Transcript from PCACAC StriveScan college fair, Sept. 20, 2021
Bryant University has a long history dating all the way back to 1863. Our original campus was in downtown Providence, right where the campus of Brown University sits today, and then the early 1970s we moved our campus right up the road to Smithfield, Rhode Island. Earl Tupper, who was the founder of Tupperware, donated the 450 acres that Bryant University’s on today.
It’s a wonderful city,home to a wide variety of different colleges and universities. I describe Providence as a smaller version of Boston: you have the colleges and universities, a lot of different industry, the Dunkin Donuts Center for concerts and events, Providence Place Mall to shop, and a fun fact about Providence is it has the most restaurants per capita of any city in the United States, so you certainly won’t go hungry.
You can also get down to the beach in about a half hour and up to Boston in an hour and down in New York City about three hours. But even though you have access to those cities, it’s certainly, you know, a green suburban campus. We have one way in, one way out. It’s a very residential community: 95% of our first year students and 80% of the entire student body lives on the campus.
We’re Division One for all of our athletics. We also have great club sports and 110 different clubs and organizations. Bryant’s going to be a place where you get a true college experience. Not only inside but also outside of the classroom as well academically.
This is really the philosophy that that Bryant takes. We were founded as a business only college and the College of Business does hold accreditation, many of the programs and the College of Business have received some national attention so a lot
of the people generally associate Bryant with business, but we have a wonderful College of Arts, as well.
So any student that comes to Bryant. Let’s say you major in business; you’re going to be required to minor in the College of Arts and Sciences, and if you’re going to major in the College of Arts and Sciences, you’re going to be required to minor in business. So for those that are going into careers in business that minor in the College of Arts and Sciences, we help you develop those soft skills like communication and critical thinking, analytical thinking, how to be part of a team.Tthat’s going to serve you well at any business career.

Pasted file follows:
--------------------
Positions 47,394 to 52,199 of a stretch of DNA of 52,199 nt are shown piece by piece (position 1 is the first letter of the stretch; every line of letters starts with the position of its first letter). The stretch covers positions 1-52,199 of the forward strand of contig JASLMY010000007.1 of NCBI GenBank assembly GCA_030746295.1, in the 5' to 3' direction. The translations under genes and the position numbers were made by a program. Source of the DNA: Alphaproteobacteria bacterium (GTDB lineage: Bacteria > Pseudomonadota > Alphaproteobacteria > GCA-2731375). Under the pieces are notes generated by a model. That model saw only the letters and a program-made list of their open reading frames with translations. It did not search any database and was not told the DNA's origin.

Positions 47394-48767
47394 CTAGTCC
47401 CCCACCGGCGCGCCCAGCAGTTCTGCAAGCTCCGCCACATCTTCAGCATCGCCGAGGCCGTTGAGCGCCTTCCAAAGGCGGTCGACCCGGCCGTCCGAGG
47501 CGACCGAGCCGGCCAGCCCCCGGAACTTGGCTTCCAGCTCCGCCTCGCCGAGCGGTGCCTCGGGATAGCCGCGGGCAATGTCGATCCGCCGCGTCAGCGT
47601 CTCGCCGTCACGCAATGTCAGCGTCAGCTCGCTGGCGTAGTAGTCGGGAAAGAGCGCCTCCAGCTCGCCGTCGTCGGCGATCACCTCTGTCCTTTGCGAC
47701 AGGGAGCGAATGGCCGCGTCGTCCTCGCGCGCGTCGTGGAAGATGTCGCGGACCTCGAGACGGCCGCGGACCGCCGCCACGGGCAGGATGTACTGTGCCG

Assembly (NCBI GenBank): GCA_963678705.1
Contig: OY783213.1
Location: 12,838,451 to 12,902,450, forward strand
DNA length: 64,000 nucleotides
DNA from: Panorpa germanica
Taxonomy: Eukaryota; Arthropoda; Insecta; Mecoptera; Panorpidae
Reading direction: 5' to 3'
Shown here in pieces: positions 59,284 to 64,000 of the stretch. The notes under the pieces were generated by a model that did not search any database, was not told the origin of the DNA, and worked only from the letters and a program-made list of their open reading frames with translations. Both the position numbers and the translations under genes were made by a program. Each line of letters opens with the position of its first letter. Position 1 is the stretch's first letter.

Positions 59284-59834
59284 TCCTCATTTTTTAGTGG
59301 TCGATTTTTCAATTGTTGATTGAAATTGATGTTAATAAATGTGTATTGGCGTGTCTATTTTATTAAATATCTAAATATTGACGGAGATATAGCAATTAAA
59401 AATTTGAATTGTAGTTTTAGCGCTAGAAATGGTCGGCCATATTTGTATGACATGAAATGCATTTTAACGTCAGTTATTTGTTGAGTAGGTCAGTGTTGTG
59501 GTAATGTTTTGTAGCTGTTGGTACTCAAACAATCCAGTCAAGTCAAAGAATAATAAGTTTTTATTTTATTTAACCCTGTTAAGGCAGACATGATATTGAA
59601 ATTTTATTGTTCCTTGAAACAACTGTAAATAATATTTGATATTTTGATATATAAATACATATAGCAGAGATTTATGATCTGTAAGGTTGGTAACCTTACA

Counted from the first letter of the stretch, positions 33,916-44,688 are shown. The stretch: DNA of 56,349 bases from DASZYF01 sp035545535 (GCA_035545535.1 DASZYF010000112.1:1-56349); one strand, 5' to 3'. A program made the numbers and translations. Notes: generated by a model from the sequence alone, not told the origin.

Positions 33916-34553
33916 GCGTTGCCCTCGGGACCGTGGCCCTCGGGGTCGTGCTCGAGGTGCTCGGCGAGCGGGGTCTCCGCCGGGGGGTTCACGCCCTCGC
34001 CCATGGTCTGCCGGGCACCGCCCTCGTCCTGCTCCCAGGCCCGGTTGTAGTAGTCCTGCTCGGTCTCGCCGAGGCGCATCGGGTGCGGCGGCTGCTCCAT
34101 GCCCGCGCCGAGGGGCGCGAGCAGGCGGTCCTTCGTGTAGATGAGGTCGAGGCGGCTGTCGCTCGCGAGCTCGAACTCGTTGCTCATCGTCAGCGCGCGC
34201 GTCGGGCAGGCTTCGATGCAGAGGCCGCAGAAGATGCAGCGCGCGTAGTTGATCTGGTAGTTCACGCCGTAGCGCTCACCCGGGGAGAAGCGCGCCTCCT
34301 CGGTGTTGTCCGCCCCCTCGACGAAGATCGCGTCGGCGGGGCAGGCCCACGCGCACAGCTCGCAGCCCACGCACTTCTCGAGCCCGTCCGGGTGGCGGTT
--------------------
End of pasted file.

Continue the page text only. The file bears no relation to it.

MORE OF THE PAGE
And then our students that are majoring in the arts and sciences, that minor in business is going to help them in their careers in the arts and sciences by understanding basic financial structures, how organizations function, how to manage people. And this really cross-disciplinary education makes our students well rounded and they’re also exactly what employers want.
So 55% of our students will double major or minor, or have multiple concentrations, and it breeds really interesting combinations. For example, our international business program, which was just ranked number 20 in the country by US News World Report. Our students will combine that with a foreign language, Spanish or French or Chinese would serve students well that are going into that career.
In business you might combine marketing with psychology, or global supply chain management with something like economics; accounting with applied mathematics and statistics; and the vice versa. Our students that are interested in the sciences might major in biology and have a minor in something like management, that’s a nice supplementary skill set, or students interested in communication might add a finance background to their degree and it’s really creating a lot
of different options for our students. You do not have to declare a major till the end of your second year, so you have plenty of flexibility there.
And in the first year you have a gateway curriculum which is really the foundation of your academic journey, and that will be an introductory course to the College of Arts and Science and an introductory course to the College of Business, exploring all the options for you in the two schools, and then that also includes your idea program. The IDEA program is the Innovation Design Experience for All, which is a really unique kind of hallmark of a Bryant education. You get a crash course in design thinking, which is really a concept used by Microsoft, Google, Apple, Nike every company you can think of. And then you’re actually going out into a real world scenario and implementing that design thinking with other students in the first year
class so it’s a very intense 72 hour experience that happens three days before the start of the second semester. You get to meet new professors, new students, upperclassmen, staff members, while also learning a skill you’re going to use throughout your education and talk about in your interviews.
With 3500 undergraduate students, that makes Bryant, depending on your perspective, a smaller to a medium-sized school so that produces an average class size of 26 and a student/faculty ratio of 13 to 1. And we have no teaching assistant inside campus so you will be in the classroom where people are the experts in the field that you want to pursue the two ways that I described: it’s very real world, real focus. We’re trying to provide you as many hands-on experiences that you can possibly have throughout your education.
Just a few stats to end it up here and 99% of last year’s class was employed or in grad school six months afater graduation with the starting median salary of 60,000 US dollars.